After operating on the brink of closure for six months because a dispute over county funding left it insolvent, the Word of God Alternative School finally got a good word: The county will pay, although it is unclear how much.
Principal Joshua Smith, who since November has been arguing that the county Department of Children's Services and Department of Social Services should pay tuition for 23 students whose eligibility the county questioned, was guardedly optimistic about the decision.
"All I want is the $15,000 that's owed to me so I can pay my teachers and some operating bills," he said. "I would like to close the book on this and continue on."
The county decided to offer Smith a settlement after officials from both county departments and the county counsel met last month.
Whether Smith will get the full $15,000 he requested is still uncertain.
Francis Louie, a program management consultant for the State Department of Education, investigated the matter after Smith repeatedly complained to him. The agency oversees disbursement of state funds to the Department of Children's Services.
Louie said that although he found that the county is not legally liable for the 23 students, it is still offering a settlement. "The department didn't do anything wrong," he said. "However, the kids in question may in fact be eligible (for funding). That hasn't been determined yet."
Smith said the settlement offer came as a surprise because county officials last month emphatically denied any financial responsibility for 23 students for whom Smith submitted paperwork last fall. Smith's private school, which serves mostly at-risk children and needy parents, relies heavily on government-funded child care programs to pay the $300 monthly student tuition.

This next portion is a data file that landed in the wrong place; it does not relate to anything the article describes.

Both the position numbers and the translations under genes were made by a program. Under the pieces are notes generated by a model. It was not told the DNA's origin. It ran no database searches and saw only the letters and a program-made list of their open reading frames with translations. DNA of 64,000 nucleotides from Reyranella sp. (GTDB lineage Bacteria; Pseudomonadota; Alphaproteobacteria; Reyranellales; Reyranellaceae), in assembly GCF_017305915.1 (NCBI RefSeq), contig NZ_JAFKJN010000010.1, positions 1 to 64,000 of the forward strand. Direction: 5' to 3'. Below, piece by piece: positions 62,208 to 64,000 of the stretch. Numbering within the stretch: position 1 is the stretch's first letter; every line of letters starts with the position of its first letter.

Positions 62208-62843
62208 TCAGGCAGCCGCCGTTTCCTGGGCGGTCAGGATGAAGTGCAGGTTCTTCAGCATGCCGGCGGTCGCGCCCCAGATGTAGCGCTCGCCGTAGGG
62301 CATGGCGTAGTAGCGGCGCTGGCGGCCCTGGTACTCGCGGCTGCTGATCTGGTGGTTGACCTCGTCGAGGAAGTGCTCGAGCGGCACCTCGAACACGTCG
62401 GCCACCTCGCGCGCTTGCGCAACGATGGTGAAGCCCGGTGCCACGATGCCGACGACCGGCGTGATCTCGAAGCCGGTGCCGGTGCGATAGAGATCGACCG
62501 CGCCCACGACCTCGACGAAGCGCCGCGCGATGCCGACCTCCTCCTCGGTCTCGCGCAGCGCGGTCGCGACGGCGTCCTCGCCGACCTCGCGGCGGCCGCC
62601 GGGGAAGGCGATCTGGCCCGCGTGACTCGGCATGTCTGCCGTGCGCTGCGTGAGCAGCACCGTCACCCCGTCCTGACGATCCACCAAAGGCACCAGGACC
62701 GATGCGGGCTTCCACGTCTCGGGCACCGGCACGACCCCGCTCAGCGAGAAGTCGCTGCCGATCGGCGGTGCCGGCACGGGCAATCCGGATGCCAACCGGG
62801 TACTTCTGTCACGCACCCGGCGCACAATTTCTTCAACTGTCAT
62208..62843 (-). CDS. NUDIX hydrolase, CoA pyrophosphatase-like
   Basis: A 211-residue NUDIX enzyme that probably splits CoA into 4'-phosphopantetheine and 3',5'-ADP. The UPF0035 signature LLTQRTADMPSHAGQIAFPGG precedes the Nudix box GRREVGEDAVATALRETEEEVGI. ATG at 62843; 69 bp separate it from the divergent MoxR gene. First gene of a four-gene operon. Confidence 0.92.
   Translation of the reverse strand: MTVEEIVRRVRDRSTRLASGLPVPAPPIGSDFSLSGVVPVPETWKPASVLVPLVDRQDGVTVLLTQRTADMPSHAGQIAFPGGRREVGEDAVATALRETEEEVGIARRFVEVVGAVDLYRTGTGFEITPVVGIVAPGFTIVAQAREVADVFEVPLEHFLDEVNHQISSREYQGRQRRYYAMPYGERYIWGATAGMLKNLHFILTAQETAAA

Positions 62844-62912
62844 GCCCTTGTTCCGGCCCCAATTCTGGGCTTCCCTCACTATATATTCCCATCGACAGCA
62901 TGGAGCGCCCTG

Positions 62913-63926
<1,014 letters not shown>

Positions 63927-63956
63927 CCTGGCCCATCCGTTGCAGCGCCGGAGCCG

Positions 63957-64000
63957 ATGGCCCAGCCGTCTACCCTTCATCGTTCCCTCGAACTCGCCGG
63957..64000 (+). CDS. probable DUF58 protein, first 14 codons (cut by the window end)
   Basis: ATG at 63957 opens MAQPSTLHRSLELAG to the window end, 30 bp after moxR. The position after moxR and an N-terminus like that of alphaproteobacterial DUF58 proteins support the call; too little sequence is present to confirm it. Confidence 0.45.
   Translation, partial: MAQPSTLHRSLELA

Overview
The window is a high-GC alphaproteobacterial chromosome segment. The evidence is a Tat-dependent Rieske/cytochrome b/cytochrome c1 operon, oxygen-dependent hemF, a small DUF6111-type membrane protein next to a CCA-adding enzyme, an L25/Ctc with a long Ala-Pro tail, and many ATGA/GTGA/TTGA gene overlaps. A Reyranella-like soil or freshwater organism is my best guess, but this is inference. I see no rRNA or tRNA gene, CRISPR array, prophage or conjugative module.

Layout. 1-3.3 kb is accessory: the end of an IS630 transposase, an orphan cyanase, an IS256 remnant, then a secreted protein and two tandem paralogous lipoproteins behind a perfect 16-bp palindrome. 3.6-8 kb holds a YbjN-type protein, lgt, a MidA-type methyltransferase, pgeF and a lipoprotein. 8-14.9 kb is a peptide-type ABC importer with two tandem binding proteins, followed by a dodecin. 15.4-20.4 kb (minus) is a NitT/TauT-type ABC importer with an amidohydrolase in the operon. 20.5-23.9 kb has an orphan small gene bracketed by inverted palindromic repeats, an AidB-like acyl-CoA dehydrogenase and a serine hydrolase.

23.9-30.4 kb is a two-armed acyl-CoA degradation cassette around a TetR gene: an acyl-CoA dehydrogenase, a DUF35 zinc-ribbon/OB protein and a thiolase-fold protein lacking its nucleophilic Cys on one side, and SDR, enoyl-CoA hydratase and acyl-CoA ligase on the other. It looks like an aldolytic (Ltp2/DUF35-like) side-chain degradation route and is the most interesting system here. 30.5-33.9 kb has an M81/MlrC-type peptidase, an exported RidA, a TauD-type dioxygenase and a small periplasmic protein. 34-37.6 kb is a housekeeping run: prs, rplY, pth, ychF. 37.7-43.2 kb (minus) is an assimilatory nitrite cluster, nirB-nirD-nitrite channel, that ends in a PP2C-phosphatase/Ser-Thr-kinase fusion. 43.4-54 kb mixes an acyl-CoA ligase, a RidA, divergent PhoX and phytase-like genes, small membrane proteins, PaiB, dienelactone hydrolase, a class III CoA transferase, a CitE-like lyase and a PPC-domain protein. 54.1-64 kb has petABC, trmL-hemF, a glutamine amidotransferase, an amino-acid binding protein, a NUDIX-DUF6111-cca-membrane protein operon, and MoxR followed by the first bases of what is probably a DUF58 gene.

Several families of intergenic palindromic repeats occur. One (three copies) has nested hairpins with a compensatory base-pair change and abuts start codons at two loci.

Problems began when Smith failed to receive payments after several weeks and eventually learned that the county refused to pay because officials said the students had not been approved by county eligibility workers, and therefore the contracts submitted could not be honored.
Smith maintained that he had been assured by workers in the county financial department that he would be paid.
In the meantime, the school was forced to shut down except for the first grade, kindergarten and preschool. The student body fell from more than 100 students to 40.
Unable to meet its payroll, the school has been run for the last two months by three teachers and a few volunteers. Parents have pitched in, doing everything from pooling money to pay the school's utility bills to helping with administrative duties.
Myra Washington, who has coordinated the parent support, said parents staged a fashion and talent show last week at the South Park Recreation Center that raised about $1,500. The money will be donated to the teachers, who have not been paid since last year.
Kindergarten teacher Marie Hamilton said she has been hanging on simply because she feels the school is worthwhile.
"I'm hoping the problem is resolved soon," she said. "This school is really needed in the community."